‘How much these walls have seen,’ muses the lady Lyuba in a fond but forlorn farewell to her family home; and, as her hand touches the gorgeous green and gilded walls of the Old Vic, her words touch our hearts, too. The Cherry Orchard, Chekhov’s so-called comedy about social change in turn-of-the-century Russia following the serf reform, seems cherry-picked for Bristol Old Vic at this time of redevelopment, in their very own Year of Change.
Tom Piper’s invigorating set envelops the Old Vic into the estate that’s up for sale: the architecture is the orchard, we the trees, and, with an audience also onstage in an uncanny recreation of the auditorium, the action plays out in-the-round and uses every inch of the space, from the stairs up to the pit to the passages behind the stalls. As such, we are in the estate: drawn into the drawing room discussions, privy to the privileges – or prejudices – of the occupants, and, occasionally, the only witnesses other than the walls themselves. Yet, we never feel part of the furniture, but as one of the family, although which side you’d fight for – the fallen aristocracy or the striving former serfs – is up to you, or, perhaps more pertinently, your own privileges and point of view.
The Cherry Orchard is no cherry bomb – the pace, especially in the second act, is slow and spun out – but it does blossom under director Michel Boyd. There’s a lounging languor, an idleness, to the action that dislocates the aristocratic estate from the industrial Lopakhin and his desire to purchase the orchard, as demonstrated by his constant checking of his pocket-watch. And, this also pushes him further from Lyuba, who drags out her farewell in a painful, powerful show of letting go of an idealised past to move towards the fairer future that Lopakhin and his fellow former serfs have been waiting for.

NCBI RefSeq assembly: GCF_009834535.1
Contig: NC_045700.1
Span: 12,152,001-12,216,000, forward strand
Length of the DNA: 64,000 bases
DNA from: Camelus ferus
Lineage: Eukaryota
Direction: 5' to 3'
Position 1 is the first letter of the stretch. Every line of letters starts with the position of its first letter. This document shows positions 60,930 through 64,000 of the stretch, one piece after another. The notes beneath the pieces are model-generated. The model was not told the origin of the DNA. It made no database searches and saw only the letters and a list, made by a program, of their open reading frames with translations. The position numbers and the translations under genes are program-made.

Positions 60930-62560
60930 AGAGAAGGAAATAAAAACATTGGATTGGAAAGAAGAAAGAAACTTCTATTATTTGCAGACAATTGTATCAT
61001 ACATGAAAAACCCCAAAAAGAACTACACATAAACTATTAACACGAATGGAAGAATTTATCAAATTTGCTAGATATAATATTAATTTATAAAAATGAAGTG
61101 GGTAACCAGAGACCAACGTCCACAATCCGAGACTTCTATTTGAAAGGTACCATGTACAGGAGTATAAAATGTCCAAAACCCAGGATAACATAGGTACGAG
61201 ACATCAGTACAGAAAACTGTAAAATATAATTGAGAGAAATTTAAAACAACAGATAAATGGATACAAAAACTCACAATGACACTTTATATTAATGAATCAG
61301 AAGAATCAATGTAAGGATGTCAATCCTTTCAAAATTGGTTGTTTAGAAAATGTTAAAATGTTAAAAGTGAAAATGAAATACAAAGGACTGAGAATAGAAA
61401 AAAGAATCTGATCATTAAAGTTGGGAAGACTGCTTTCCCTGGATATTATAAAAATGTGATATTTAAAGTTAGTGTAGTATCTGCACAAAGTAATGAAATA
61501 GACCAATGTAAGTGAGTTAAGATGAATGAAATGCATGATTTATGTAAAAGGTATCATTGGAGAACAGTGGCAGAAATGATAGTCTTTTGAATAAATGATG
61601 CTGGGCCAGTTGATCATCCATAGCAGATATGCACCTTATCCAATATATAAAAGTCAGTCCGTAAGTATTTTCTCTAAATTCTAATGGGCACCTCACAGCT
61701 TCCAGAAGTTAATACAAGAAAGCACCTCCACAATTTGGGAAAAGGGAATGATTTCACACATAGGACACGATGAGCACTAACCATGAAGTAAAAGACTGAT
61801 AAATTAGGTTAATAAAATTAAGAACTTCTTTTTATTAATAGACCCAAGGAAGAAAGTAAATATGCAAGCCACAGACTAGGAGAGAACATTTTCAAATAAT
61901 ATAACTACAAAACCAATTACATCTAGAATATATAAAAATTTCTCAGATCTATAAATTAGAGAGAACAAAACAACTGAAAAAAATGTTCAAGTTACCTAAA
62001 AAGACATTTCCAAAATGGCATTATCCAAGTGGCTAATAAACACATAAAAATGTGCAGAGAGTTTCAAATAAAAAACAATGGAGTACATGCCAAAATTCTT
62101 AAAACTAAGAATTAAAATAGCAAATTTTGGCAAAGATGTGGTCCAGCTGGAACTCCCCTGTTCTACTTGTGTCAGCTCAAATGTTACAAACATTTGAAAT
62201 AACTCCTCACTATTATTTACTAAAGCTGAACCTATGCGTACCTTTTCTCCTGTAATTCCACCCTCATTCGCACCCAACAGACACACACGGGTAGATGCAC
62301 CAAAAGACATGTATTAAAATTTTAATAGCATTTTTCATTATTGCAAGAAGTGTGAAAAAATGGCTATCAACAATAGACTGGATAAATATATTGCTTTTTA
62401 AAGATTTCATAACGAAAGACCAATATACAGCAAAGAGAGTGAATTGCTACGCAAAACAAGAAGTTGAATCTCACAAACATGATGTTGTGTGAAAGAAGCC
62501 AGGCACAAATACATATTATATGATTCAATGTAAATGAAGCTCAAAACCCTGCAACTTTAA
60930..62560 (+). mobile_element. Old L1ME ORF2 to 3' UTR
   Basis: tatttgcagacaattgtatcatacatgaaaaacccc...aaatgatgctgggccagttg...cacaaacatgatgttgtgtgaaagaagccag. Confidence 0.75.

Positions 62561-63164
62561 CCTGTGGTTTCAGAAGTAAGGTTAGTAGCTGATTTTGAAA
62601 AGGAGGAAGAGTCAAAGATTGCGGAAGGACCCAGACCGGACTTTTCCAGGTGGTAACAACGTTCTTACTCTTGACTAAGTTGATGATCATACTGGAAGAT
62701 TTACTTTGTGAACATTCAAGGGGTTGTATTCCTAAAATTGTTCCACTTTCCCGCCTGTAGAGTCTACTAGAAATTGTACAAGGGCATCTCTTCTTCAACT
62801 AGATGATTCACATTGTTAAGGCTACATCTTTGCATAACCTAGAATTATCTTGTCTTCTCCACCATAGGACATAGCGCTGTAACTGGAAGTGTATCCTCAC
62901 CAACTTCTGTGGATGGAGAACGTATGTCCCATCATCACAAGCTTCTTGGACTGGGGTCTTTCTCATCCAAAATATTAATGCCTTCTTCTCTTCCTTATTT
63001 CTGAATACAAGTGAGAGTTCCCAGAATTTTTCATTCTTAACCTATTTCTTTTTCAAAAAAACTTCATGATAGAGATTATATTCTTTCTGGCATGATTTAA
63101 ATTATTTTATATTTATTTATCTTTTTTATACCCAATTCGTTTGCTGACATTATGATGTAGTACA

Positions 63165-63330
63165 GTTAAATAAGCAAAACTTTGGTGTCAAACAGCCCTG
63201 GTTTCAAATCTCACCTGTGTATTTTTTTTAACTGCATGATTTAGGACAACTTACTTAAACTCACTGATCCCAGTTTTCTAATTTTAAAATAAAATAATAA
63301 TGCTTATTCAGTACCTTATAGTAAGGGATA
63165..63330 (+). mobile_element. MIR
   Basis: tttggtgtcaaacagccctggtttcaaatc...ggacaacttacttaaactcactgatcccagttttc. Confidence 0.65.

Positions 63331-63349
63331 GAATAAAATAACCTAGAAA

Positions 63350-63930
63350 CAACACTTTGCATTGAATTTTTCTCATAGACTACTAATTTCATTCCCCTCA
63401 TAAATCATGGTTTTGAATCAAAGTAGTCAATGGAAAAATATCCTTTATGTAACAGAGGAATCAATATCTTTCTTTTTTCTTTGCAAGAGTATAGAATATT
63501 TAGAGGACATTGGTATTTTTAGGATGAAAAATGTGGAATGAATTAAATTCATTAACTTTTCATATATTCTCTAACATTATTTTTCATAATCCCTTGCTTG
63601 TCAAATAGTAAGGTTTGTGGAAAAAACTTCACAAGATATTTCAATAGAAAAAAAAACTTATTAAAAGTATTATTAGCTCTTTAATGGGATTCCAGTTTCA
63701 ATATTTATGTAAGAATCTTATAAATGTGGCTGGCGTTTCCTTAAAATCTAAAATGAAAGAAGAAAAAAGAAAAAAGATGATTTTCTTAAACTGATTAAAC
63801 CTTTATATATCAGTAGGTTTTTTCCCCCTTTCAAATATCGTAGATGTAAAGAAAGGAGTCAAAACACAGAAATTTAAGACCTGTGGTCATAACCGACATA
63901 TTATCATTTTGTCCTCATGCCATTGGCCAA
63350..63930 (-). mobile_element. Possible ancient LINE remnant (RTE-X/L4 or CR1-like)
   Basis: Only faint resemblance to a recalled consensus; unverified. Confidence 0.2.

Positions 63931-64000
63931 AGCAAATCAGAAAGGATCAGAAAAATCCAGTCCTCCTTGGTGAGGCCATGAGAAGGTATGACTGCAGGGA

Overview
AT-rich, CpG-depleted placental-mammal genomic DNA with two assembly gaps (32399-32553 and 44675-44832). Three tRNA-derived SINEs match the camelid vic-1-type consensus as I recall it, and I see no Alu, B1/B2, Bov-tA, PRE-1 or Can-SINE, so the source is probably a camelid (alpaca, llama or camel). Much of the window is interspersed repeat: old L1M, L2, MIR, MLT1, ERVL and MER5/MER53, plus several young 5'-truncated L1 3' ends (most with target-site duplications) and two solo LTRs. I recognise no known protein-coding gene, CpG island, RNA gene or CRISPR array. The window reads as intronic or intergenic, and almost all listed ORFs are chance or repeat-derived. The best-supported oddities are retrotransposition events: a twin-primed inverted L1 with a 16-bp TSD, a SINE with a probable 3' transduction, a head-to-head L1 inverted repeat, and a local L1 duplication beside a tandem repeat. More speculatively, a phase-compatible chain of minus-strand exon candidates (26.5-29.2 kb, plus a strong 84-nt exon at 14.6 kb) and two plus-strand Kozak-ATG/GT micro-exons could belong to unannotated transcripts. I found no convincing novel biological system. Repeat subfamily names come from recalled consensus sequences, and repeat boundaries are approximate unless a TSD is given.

Jude Owusu’s Lopakhin may be ruthless, but there’s a sense that what he really wants isn’t the estate, but respect: his speech after purchasing the orchard descends from a drunk, audacious display into something much darker, charging the audience as he does the aristocrats with the line ‘don’t laugh at me!’. The casting of actors of colour as the former serfs and those in servitude against the white aristocrats can’t be a coincidence, and the use of the word ‘slaves’ in Rory Mullarkey’s otherwise wit-filled translation works, weighting the play in a present still plagued by similar oppositions to Chekhov’s characters. At the other end of the class spectrum is Kirsty Bushell’s Lyuba, whose performance is impressive in keeping an endearing naivety to her denial, a blindness to the benefits that her position befits, and a playfulness to her frivolity, and performances across the piece are just as nuanced. Each captures that balance between comedy and tragedy that so infuses Chekhov’s work, and in doing so creates a whole orchard of characters that enrich and enrage in equal measure.
The walls of Bristol Old Vic have seen change, but they’ve also seen magic and mischief and some truly meaningful moments: if The Cherry Orchard is a mark of things to come in this Year of Change, then there’s so much more to see.
Written by @_leahtozer